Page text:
The incident cast a cloud over Smith’s acceptance speech for his first ever Oscar, after he was named best actor for his portrayal of Richard Williams, the father of tennis stars Venus and Serena Williams, in King Richard.
Smith apologised to both the Academy and his fellow nominees, but not to Rock, as he collected his gong, joking that he “looks like the crazy father.”
Breaking down in tears, he said: “I know to do what we do you’ve got to be able to take abuse, you’ve got to be able to have people talk crazy about you in this business.
“You’ve got to be able have people disrespecting you and you’ve got to smile and pretend like that’s OK.”
He added: “I want to apologise to the Academy, I want to apologise to all my fellow nominees.
“This is a beautiful moment and I’m not crying for winning an award, it’s not about winning an award for me, it’s about being able to shine a light on all of the people.”
He continued: “Art imitates life, I look like the crazy father, just like they said about Richard Williams, but love will make you do crazy things.”
A tweet on the official Academy account said: “The Academy does not condone violence of any form.
“Tonight we are delighted to celebrate our 94th Academy Awards winners, who deserve this moment of recognition from their peers and movie lovers around the world.”
Who else won awards on Oscar night?
Family drama Coda, which stands for child of deaf adults, was named best picture at the ceremony, while Kotsur made history as he was named best supporting actor.
The film also won best adapted screenplay.
Kotsur dedicated his gong to “the deaf community, the Coda community and the disabled community”, adding: “This is our moment”.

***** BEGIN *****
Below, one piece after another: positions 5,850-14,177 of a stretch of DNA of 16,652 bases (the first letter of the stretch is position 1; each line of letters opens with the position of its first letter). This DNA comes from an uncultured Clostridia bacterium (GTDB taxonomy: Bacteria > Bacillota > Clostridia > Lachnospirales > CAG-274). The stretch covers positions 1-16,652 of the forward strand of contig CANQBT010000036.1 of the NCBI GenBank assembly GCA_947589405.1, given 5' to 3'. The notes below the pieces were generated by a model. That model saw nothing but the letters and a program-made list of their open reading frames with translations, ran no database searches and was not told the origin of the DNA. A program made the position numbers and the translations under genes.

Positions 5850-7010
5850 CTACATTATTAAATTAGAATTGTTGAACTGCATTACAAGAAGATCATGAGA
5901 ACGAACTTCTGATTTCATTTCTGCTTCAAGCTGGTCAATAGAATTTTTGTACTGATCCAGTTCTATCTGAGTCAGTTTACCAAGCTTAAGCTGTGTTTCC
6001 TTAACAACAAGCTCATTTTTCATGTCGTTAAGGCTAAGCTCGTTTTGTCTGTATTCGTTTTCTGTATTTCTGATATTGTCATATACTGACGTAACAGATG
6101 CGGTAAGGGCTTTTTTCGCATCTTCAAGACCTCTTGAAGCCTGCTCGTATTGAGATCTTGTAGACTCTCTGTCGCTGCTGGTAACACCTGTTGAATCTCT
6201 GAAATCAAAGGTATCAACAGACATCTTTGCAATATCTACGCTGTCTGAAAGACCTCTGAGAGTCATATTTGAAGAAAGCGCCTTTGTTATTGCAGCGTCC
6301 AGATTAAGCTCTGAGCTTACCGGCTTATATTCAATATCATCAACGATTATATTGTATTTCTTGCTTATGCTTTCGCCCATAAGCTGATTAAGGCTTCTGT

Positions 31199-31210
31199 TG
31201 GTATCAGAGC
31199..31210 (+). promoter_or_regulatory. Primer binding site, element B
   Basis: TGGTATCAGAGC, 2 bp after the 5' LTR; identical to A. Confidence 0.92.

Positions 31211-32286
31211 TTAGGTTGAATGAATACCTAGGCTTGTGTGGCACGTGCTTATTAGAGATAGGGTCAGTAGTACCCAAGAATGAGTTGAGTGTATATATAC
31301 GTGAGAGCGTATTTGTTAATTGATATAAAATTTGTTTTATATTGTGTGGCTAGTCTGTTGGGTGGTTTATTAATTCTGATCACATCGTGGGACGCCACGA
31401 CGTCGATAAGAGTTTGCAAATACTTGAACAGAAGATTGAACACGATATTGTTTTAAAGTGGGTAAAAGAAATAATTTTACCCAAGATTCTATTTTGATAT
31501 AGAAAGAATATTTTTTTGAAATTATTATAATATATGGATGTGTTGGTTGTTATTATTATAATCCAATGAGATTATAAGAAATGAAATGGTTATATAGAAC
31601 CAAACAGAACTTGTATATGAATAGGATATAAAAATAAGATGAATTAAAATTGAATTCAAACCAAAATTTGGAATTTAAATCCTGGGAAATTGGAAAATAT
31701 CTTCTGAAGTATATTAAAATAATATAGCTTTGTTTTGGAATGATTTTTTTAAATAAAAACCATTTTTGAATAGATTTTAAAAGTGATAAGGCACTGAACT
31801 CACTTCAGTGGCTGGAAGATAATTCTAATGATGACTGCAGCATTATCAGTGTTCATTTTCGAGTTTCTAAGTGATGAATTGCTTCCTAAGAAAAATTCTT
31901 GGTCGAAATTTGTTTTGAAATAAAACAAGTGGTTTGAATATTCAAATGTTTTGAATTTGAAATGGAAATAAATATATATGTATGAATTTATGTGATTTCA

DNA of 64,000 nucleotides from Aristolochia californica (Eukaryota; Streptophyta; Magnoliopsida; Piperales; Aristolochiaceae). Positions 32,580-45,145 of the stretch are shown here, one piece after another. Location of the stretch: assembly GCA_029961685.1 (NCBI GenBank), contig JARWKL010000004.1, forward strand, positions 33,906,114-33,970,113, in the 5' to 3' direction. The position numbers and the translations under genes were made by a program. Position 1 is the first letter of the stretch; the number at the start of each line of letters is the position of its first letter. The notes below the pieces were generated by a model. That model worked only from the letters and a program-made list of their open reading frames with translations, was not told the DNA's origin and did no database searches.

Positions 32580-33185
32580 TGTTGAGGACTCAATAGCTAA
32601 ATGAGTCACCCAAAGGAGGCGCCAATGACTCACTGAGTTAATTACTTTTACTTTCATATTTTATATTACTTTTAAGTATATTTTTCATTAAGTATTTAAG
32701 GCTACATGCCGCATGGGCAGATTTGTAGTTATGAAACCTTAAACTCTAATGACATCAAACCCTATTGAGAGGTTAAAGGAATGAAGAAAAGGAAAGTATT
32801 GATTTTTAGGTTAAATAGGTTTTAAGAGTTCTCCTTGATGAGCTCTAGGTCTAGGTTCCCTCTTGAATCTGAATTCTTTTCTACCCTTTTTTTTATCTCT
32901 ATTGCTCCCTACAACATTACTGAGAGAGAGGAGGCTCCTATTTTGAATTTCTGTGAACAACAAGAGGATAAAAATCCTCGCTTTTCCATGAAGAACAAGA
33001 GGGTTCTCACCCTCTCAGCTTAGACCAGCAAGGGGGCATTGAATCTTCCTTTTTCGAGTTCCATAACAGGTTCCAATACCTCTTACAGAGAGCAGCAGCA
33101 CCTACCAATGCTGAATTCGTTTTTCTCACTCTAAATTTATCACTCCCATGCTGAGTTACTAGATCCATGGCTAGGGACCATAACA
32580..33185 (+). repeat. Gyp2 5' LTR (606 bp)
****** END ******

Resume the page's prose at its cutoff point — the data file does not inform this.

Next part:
Sir Kenneth won the Oscar for his screenplay for Belfast, which is based on his own childhood during the Troubles.
Meanwhile, the Oscar for best short film went to The Long Goodbye starring and co-written by British actor and musician Riz Ahmed.
The 11-minute feature was released alongside his album of the same name - set in the near-future, it depicts a south Asian family in London being terrorised by an all-white militia force.
West Side Story star Ariana DeBose won the best supporting actress Oscar for her performance as Anita in the classic musical, 60 years after her predecessor in the role, Rita Moreno, earned the statuette herself.
Concluding her speech, DeBose said: “Imagine this little girl in the back seat of a white Ford Focus.
“Look into her eyes, you see an openly queer woman of colour, an Afro-Latina, who found her strength in life through art."
Jessica Chastain was named best actress for The Eyes Of Tammy Faye, while Billie Eilish and her brother Finneas won best original song for No Time To Die from the James Bond film of the same name.
Disney juggernaut Encanto was named best animated film at the ceremony, while Dune, an adaptation of Frank Herbert’s sci-fi novel, won six Oscars, including a best score win for composer Hans Zimmer.